RMC Installs New Patient Call-Light System


December 30, 2020 | View PDF

The patient's call-light has evolved since the days when Florence Nightingale suggested the need for bells with valves that stayed open to alert nurses about which patients needed assistance.

Today, the need for communication between a nurse and their patient is just as important as it was back then. The ability to do so has just gotten a lot more high-tech. Recently; Roosevelt Medical Center installed a new patient's call-light system to provide patients with immediate access to staff when they need it. While patients have been able to do this with the 42-year-old system that was in place, the upgrade ensures it is easier for staff to see the lights and hear the bells sounding, ensuring the patient's needs are met faster and with more streamlined processes.

"The old system stood the test of time for decades, but it was long overdue for replacement," said Jeff Haus, maintenance supervisor.

The new system is smaller with brighter lights and optimal alert sounds. A phone that rings has replaced the clunky callbox that took up valuable counter space at the nurse's station and lights up each time a patient call-light goes off. A caregiver can pick up the phone and speak to the patient before walking down to their room. Staff instantly knows who needs attention and what type of call they have placed, as well as their location. These notifications are done by using tones and indications at the Nurse Console in the nurse's station, at duty stations, and at the dome light outside the patient's room. The nurse's station console indicates the top call priorities and their respective room numbers ensuring staff do not have to second-guess who placed the first call. This ensures prompter response times for patients.

A new feature is the addition of dock stations located in the central areas where nursing staff completes the majority of their work. This ensures they can hear and see the call-lights. Six pagers are also available to enable nursing staff to connect with patients from anywhere in the facility. "These pagers are great for staff who are already assisting a resident in another room because it alerts them immediately that another resident needs them," said Haus.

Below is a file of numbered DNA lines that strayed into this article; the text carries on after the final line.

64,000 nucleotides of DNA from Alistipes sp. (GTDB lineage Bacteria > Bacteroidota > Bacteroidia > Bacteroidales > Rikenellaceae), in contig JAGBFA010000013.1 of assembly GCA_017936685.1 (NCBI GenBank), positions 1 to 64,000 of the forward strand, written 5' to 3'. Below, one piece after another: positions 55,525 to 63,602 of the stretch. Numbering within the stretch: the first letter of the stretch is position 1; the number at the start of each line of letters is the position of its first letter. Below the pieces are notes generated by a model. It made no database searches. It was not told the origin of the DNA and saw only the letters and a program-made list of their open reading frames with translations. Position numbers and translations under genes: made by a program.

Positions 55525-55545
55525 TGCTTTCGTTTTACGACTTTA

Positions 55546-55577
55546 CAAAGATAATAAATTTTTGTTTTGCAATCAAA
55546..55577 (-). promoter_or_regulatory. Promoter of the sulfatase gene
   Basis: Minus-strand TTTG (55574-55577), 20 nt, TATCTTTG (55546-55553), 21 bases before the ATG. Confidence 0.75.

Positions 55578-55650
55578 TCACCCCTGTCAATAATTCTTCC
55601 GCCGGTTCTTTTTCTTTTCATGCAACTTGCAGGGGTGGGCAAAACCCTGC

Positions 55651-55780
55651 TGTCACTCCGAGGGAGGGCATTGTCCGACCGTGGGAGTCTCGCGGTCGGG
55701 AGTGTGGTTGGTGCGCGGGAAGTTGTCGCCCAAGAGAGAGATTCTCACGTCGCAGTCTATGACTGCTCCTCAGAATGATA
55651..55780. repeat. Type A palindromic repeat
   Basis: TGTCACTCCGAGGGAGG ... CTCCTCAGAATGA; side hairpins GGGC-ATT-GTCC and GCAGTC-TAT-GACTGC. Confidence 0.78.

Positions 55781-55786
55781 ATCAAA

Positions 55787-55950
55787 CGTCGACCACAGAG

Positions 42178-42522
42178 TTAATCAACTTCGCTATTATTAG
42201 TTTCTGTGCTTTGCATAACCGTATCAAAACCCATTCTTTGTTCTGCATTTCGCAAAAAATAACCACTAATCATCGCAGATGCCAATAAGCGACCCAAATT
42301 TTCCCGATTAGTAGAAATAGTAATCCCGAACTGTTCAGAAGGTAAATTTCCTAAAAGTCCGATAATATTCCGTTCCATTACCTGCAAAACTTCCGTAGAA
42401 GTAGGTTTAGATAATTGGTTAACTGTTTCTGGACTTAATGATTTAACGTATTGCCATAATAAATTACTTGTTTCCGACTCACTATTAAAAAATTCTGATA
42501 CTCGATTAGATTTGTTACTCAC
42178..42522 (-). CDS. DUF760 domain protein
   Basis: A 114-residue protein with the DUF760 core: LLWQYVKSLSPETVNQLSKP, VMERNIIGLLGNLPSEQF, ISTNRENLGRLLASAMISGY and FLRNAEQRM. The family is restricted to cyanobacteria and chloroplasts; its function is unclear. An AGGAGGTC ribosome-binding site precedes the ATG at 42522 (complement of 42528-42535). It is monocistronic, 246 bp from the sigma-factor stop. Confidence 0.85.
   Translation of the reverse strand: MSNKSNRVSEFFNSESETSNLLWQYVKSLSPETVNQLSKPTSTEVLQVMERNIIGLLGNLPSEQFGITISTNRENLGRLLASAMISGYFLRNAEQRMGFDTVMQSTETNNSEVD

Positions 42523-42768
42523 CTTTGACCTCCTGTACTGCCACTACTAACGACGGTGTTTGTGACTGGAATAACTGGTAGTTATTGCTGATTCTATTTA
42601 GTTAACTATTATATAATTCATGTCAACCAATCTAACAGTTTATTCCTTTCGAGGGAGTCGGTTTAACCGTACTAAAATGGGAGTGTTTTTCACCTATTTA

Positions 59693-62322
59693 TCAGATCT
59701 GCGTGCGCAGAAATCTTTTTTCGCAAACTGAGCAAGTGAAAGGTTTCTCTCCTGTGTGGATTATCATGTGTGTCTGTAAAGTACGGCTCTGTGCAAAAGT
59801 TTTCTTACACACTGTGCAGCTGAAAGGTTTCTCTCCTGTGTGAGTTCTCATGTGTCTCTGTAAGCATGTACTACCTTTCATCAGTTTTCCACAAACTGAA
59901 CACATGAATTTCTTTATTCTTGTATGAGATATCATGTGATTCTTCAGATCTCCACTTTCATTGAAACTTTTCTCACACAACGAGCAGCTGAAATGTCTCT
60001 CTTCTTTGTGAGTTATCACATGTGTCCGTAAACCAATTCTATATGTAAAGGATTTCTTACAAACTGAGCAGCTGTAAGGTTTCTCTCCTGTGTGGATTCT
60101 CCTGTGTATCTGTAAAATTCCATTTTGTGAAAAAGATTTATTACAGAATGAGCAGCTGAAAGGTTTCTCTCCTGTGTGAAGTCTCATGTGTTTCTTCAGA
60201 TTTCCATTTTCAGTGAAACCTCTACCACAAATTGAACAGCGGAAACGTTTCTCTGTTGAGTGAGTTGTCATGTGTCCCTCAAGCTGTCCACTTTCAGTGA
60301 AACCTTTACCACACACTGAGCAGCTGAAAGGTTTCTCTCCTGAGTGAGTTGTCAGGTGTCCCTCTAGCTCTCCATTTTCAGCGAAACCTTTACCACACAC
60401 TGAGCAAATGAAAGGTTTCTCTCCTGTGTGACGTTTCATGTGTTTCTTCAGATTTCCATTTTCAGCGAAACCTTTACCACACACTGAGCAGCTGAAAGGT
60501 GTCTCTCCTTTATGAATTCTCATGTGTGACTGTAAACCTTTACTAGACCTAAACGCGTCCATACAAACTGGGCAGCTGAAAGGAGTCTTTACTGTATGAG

"This new system will create simplified nursing workflows while allowing for real-time communication and data capture," said Brian Fordyce, information technology director. "Quickly meeting our patient's needs is vital to ensuring they have a great care experience each day. It's also important in helping to ensure patients don't try to do things for themselves that may be unsafe," Fordyce added.

As needs change, the scalability and flexibility of the system will also make it easy to build upon with other more advanced features and updates.

"I really like having indicators in the other areas where nursing staff spend their time because it enables us to be vigilant about meeting the needs of our patients quickly. Now, I can be in a variety of locations and still see and hear the calls. Before, I had to be at the nurse's station and continually looking at the callbox or down all the hallways to see where I was needed next," said Karla Hunter, RN.

The nearly $50,000 project was made possible through funds raised from several Roosevelt Memorial Healthcare Foundation fundraising events and with Covid-relief funds. "The residents and the staff are thrilled to have the system and we are so thankful to have a community that made it possible to complete the project along with so many others over the years," said Jaimee Green, marketing and foundation director. "Their generosity and kindness is amazing," she added.


Reader Comments(0)


Powered by ROAR Online Publication Software from Lions Light Corporation
© Copyright 2021